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Augmented reality and virtual reality are compelling technologies that can enhance our interaction with the real world. On their own, augmented reality and virtual reality are used to overlay digital information on top of the physical environment we see around us.
The combination of augmented reality (AR) with virtual reality (VR) -- which is more immersive from a user perspective -- has given rise to the concept of mixed reality. Mixed reality merges generated images with existing real-world objects to augment or enhance a user's experience. When combined with AI, however, this technology can become even more transformative.
Using AI within mixed reality
One of the more common implementations of AI and augmented reality is managing and recognizing real-world items in the context of an AR offering.
An example of this is the face filters used on apps like Snapchat or Samsung messaging. AI is used to determine the face and how it is orientated. The technology is also used to continuously track a person's face and facial expressions.
Without the help of AI, AR would be unable to detect the proper orientation of a person's face. Instead, the movement of your device would determine both the vertical and horizontal axis of your filter.
Another similar implementation of AR is happening within retail stores. A collection of retail stores is now using apps that enable customers to virtually try on clothes. This can be especially helpful for customers that live far from major retail locations. Working with AI, some of these apps can even recommend specific styles and suggest sizes that may look and fit better.
In addition, a few furniture companies, such as Ikea, have harnessed the power of AR to create apps that enable users to virtually place and preview how furniture will appear in a digital version of their house. This helps to eliminate any worries associated with selecting unwanted pieces.
Car companies are also starting to use AI and augmented reality to help make driving safer. Dashboards now feature tools that allow drivers to identify objects in front of them. This technology can identify traffic and road signs and gauge how close cars are in front, behind and next to your own vehicle.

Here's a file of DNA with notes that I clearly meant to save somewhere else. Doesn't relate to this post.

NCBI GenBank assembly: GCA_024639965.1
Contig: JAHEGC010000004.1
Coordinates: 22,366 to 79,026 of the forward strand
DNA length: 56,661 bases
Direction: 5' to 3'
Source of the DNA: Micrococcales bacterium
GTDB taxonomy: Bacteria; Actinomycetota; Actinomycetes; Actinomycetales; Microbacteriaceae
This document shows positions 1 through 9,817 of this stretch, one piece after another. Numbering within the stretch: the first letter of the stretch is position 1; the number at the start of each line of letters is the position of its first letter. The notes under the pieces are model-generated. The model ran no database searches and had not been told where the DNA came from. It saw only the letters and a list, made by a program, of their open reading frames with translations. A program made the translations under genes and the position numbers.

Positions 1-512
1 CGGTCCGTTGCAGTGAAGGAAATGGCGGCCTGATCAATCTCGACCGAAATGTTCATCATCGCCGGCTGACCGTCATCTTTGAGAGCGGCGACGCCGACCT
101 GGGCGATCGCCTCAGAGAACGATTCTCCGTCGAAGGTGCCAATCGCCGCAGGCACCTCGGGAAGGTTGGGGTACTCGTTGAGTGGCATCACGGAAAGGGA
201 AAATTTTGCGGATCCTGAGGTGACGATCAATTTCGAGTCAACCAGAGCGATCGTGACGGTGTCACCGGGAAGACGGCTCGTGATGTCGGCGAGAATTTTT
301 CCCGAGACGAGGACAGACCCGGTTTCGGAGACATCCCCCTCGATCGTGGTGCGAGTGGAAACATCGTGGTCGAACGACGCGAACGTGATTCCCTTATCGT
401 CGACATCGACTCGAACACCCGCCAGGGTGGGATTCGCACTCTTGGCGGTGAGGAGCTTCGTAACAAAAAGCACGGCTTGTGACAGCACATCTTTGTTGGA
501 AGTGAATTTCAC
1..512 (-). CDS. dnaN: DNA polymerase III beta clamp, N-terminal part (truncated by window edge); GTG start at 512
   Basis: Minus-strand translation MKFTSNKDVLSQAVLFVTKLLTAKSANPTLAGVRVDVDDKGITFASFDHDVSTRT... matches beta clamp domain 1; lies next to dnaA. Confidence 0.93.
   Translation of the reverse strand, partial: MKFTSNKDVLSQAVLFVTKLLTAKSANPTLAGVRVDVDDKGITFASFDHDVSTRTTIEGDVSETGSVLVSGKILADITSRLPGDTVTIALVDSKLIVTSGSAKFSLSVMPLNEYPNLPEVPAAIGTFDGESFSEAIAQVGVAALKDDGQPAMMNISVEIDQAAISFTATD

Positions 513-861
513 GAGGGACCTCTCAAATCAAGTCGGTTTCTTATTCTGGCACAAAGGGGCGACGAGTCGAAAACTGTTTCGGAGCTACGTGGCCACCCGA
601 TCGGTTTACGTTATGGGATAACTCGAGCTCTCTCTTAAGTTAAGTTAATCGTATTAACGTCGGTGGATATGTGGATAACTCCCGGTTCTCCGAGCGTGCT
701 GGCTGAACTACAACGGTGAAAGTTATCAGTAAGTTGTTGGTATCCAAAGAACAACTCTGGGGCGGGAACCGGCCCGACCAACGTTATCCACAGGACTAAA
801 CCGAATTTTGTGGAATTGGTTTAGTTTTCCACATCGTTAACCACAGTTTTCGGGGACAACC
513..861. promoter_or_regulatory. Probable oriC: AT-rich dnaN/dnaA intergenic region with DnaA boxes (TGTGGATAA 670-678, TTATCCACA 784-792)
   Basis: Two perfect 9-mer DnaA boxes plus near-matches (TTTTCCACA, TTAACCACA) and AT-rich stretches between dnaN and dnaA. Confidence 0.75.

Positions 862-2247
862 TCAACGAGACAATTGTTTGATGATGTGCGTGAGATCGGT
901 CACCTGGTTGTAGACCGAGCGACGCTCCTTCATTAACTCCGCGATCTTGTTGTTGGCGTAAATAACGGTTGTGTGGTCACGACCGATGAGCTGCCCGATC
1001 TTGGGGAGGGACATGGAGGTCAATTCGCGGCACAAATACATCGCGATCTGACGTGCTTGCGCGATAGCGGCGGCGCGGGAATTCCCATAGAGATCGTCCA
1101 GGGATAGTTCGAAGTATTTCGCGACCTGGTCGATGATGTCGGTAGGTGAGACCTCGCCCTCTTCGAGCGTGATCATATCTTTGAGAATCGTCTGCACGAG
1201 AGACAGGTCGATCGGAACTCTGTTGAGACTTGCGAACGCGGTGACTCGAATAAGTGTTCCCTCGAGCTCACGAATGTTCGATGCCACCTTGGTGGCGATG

While some of these implementations are still being developed and tested, they hold the potential to make a difference when it comes to road safety. For example, AR and AI can work in tandem with drivers but they can also inform self-driving cars of obstacles and traffic laws.
AR and VR in the world of gaming
Gaming is one of the more common applications of AR and VR, with more than 500 games just for virtual reality. The multiplayer game Pokémon GO was one of the first games to combine AI and augmented reality.
In Pokémon GO, users virtually capture fictional animals while walking around the real world. An accelerometer and gyroscope create an overlay on what users are seeing.
However, the Pokémon do not always appear in proportion or even along a proper axis. The addition of AI to Pokémon GO holds the potential to improve some of these limitations. The result would be a much more immersive gaming world.
Bringing conversation and translation into AR
Another application of AI and augmented reality is the use of natural language processing and translation capabilities. Quest Visual released a ground-breaking application called Word Lens in 2010 that enabled users to point their cameras at signs in different languages and virtually translate them not only into the desired language, but with the right font and graphics.
The system combined aspects of AR with AI, including machine translation and a generative adversarial network, to produce images that fit with the translation. Quest Visual was acquired by Google in 2014 and the technology is now part of the Google Translate application.
There are other AR and mixed reality applications benefiting from the diverse set of capabilities provided by AI. Fully immersive VR headsets use AI capabilities to provide conversational interfaces from voice assistants and to enable chat-based conversations while speaking to the device. This frees users from having to type on a keyboard while they have a VR device strapped to their head. In fact, conversational systems are most likely the only way to enable this sort of interaction in fully immersive devices.
Other AR systems are tackling the areas of digital health and virtual surgery. AI is augmenting these systems by providing support for pattern identification, image and object recognition and aspects of autonomous control, thus freeing up a surgeon or healthcare practitioner to focus on other aspects of providing treatment. In these situations, AI and mixed reality are providing not only added value but potentially helping to save lives by lowering the possibility of error due to fatigue.
In the future, AR and AI might continue to merge in almost science-fiction like ways. "Star Trek" fans might think of the holodeck as a combination of AI systems and mixed reality that can make computer-generated images look and feel like reality.
We may not be too far away from that vision of the intelligent mixed reality interface and, indeed, many of the applications above seem to indicate we may be closer than we think.